Friday We're In Love (With The Cure): Lovesong/End

  |   Comments

My song choice this week may seem like a bit of a throwaway however, this song has more going for it than you might initially think. "Lovesong" was first released almost exactly 24 years ago, I remember hearing it on the radio and being captivated. The music was the usual somber fare, and the driving guitar, pleasing keyboard and more succinct, clear vocal delivery was a nice contrast. Overall the album it appeared on, Disintegration was a dark, depressing collection of gorgeous tunes. "Lovesong" gave it enough balance to avoid the record being dismissed as depressing, gothic fodder.

"Lovesong" was written by Robert Smith for his longtime love, Mary Poole, who is now his longtime wife and the muse for many of his songs and videos. This is a nearly perfect, romantic, sexy song with lyrics like "Whenever I'm alone with you, You make me feel like I am home/young/whole/fun again." Hearing and being influenced by The Cure at a very early age I have no doubt they helped form my feelings on romance, love, and even how to conquer the sad and moody times or just let it envelope you sometimes which is necessary for working through the muck every so often.

I love the dichotomy of someone looking one particular gothy way and having this sweet, dreamlike voice wishing for forever togetherness and harmony. It's almost like he was plucked out of a Shakespearean play, he doesn't seem real or of this world. So whenever I confuse and confound men, which I'm wont to do, I can send them to Disintegration and let them see why. "Whatever words I say, I will always love you" is perfect because it acknowledges that our lives together are long and uncertain but regardless of things that happen and are said... the love is and should always be there. The Cure... keeping families together since 1977.


I was frightened the first time I heard the opening lines to the closing song on Wish:

I think I've reached the point
Where giving up and going on
Are both the same dead end to me
Both the same old song

It sounded like the beginning of a suicide note to me, the anguished pleas of someone at their breaking point. You can read it that way but after several listens I realized the despair is real but the desperation is different. This is ambivalence, not a death wish. Doing something and doing nothing may take him different places but they feel the same in the end.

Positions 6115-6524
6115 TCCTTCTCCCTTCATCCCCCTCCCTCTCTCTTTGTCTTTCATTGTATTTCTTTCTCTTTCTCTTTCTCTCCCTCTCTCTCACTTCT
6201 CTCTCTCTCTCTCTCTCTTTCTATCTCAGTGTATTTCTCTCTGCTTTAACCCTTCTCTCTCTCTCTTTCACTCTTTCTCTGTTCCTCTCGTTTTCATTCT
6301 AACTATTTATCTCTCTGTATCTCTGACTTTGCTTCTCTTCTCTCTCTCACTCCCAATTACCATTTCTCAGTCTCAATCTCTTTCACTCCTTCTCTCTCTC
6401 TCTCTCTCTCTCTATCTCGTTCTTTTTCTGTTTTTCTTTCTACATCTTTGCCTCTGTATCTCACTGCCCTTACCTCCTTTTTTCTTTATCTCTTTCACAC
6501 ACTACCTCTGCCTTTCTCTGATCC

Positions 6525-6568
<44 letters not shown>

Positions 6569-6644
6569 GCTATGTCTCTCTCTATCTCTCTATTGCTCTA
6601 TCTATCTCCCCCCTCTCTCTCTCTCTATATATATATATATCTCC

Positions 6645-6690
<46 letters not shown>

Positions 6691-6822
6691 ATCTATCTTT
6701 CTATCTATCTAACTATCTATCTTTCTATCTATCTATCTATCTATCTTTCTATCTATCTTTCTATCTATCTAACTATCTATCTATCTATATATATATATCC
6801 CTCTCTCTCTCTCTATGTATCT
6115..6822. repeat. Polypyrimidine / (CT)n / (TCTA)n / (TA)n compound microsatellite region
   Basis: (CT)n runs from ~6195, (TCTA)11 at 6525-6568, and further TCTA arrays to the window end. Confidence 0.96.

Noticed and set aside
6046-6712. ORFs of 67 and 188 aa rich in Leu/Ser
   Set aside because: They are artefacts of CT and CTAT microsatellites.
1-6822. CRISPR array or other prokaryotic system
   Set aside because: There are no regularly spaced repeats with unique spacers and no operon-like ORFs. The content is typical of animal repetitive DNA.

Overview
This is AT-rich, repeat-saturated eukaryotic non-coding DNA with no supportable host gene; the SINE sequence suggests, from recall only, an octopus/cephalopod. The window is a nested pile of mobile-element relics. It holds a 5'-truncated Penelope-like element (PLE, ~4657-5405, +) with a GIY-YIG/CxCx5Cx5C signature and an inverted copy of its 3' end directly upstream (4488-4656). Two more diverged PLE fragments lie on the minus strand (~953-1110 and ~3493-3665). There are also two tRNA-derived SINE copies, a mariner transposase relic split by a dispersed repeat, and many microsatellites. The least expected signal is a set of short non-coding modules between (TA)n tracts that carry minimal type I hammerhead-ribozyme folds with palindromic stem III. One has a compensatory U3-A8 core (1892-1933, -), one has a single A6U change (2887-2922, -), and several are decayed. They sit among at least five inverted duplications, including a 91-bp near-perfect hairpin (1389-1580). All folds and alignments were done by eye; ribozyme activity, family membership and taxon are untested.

We are finite beings in an infinite universe and whether it's joy, pain, love, fear- we reach a place we can no longer distinguish a higher or lower threshold. Things can always get worse (or better) but the mind, soul, and spirit stops counting. Our narrator has reached an uncomfortable numb or as he says it in the second verse, "a tired, disguised oblivion is everything I do." Nothing masks the pain or stimulates the pleasure center of the brain.

The mindset of the man established, we now watch through his eyes the decay of his relationship. It's difficult to tell what he feels for her but it's obvious he feels nothing from her. Her wishes for him, for things from him, feel like empty words and games. The hope she has for him and them turns him off to the point he implores her to stop loving him because he's not who she thinks he is. The unhappiness of a relationship no longer feeding him and one he is failing should make him unhappy, and it does- or it would... if he could feel it.

The suffocation our narrator feels can be heard in the music with the hypnotic drone of a circular melody. Rarely does the tension escalate or retreat, rarely does the music vary. He is stuck in this place and Robert Smith chooses to end the song and the album without letting us off the hook. He offers no hint of redemption or ruin, or does he? Does the title give it away?